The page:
Storm didn't help California drought conditions
The largest storm of the season provided a welcome boost to winter rainfall levels, but water officials say the effect on the statewide drought would be minimal.
“You have to understand we are coming off of two dry years to begin with,” said Cynthia Palmer, meteorologist with the National Weather Service in Sacramento. “We’re still playing catch-up, but every little bit helps.”
Rainfall levels in Southern California are running at about 80% to just-under-100% of normal levels, but the statewide snowpack is only at 71% of the norm, Palmer said.
The rain did help boost local groundwater supplies to a modest degree. “What we’ve gained as a result of this storm is about 2 1/2 inches of snow with adequate water content. ... So it’s not going to help us that much,” said David Nahai, general manager of the Los Angeles Department of Water and Power.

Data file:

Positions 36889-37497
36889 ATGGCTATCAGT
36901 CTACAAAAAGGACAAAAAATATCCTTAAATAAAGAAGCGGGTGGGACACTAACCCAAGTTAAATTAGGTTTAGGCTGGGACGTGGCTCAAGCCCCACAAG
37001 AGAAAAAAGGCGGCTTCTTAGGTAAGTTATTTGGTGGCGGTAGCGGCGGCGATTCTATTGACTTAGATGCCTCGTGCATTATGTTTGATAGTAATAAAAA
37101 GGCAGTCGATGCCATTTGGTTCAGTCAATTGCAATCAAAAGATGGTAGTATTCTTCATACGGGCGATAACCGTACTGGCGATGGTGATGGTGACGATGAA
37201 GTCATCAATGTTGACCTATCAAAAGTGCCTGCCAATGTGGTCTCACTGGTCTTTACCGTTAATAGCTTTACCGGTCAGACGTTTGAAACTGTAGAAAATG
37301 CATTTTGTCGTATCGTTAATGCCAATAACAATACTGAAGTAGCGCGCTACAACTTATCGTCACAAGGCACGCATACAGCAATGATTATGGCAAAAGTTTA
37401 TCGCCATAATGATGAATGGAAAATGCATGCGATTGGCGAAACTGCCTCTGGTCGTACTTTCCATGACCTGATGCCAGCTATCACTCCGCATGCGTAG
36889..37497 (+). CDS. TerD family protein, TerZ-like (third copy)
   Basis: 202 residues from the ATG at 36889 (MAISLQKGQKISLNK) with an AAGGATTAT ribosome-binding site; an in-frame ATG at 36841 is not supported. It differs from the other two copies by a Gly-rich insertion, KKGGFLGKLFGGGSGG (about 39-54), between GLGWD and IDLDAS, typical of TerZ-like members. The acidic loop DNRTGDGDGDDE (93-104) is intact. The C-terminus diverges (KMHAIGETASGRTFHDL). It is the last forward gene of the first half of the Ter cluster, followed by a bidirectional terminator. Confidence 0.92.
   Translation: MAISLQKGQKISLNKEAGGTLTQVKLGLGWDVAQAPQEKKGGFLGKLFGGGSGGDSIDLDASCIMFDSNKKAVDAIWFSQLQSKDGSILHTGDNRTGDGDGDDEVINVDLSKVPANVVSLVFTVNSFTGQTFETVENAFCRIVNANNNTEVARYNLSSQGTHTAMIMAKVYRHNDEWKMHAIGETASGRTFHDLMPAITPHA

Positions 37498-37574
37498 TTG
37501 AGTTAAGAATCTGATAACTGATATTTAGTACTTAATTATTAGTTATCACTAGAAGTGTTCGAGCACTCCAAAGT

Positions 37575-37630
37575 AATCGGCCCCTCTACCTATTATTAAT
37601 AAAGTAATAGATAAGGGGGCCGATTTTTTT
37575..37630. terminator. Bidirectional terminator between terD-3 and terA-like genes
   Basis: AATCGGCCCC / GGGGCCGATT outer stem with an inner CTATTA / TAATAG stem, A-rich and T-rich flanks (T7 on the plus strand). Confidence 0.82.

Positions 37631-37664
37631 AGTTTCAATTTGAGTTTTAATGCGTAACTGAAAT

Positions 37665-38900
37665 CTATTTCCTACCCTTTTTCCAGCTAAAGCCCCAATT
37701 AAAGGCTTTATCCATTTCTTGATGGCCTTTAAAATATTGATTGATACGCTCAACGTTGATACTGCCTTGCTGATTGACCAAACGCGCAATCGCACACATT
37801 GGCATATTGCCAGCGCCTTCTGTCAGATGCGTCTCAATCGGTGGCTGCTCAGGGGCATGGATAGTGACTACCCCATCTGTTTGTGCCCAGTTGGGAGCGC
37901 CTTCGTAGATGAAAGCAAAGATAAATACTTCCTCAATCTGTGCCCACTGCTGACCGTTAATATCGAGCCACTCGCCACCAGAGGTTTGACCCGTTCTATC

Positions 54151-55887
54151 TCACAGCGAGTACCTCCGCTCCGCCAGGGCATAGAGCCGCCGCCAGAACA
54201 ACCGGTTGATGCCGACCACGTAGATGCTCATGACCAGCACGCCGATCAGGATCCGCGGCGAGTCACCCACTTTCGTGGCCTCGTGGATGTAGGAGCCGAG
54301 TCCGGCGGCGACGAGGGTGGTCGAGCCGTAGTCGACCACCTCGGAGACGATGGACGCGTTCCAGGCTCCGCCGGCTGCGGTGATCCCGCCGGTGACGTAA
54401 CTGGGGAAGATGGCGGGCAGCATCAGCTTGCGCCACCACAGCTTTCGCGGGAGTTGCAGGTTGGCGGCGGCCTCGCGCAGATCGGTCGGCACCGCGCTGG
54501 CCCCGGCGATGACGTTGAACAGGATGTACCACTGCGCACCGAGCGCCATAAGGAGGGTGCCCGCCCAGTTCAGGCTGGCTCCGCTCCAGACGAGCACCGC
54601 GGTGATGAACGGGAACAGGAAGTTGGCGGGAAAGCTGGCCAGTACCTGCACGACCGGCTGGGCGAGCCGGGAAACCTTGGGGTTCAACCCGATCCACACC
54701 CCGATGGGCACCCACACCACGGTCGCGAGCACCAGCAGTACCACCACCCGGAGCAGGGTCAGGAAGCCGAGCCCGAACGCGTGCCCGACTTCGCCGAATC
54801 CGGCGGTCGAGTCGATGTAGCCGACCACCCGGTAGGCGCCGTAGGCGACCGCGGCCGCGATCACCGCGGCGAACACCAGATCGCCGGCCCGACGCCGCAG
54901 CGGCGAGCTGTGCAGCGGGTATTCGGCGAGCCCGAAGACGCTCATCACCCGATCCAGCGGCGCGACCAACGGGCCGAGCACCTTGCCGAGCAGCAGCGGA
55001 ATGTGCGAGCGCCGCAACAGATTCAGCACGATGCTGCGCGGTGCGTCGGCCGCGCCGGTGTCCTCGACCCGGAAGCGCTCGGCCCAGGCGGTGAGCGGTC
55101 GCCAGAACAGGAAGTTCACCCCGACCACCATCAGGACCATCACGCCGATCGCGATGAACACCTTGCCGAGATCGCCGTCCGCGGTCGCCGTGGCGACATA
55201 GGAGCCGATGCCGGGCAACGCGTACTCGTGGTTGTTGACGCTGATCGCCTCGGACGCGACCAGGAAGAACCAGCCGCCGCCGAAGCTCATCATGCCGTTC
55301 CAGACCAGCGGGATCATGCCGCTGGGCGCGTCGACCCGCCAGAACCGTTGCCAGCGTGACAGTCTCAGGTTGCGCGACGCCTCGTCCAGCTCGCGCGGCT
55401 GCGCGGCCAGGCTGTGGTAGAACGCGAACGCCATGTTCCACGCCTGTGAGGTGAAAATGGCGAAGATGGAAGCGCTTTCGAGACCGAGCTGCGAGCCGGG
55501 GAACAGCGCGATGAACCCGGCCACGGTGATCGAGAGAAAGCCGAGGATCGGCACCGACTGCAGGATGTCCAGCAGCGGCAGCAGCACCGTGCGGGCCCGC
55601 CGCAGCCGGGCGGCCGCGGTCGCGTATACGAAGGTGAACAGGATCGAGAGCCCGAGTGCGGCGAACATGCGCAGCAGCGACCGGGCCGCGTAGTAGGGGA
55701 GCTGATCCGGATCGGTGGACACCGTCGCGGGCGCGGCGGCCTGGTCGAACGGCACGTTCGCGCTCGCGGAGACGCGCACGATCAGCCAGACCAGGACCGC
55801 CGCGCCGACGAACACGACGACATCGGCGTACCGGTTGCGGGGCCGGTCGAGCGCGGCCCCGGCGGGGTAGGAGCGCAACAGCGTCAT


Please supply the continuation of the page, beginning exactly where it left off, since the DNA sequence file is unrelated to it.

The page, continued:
Last week, Los Angeles Mayor Antonio Villaraigosa called for increased water restrictions and the adoption of a tiered water rate that would punish DWP customers who fail to conserve.
Conditions in Orange County, which relies on groundwater systems for 70% if its water supply, aren’t much better.
“Obviously every little bit of water helps, but we still are in a drought condition,” said Mike Marcus, general manager of the Orange County Water Department.
By Tuesday afternoon, downtown Los Angeles had received 8.54 inches of rain since July, less than an inch below the seasonal norm of 9.37 inches, according to the National Weather Service in Oxnard. But the storm that stretched from Oregon to the Mexican border did little for the Eastern Sierra snowpack, a major source of drinking water for the city.
-- Alexandra Zavis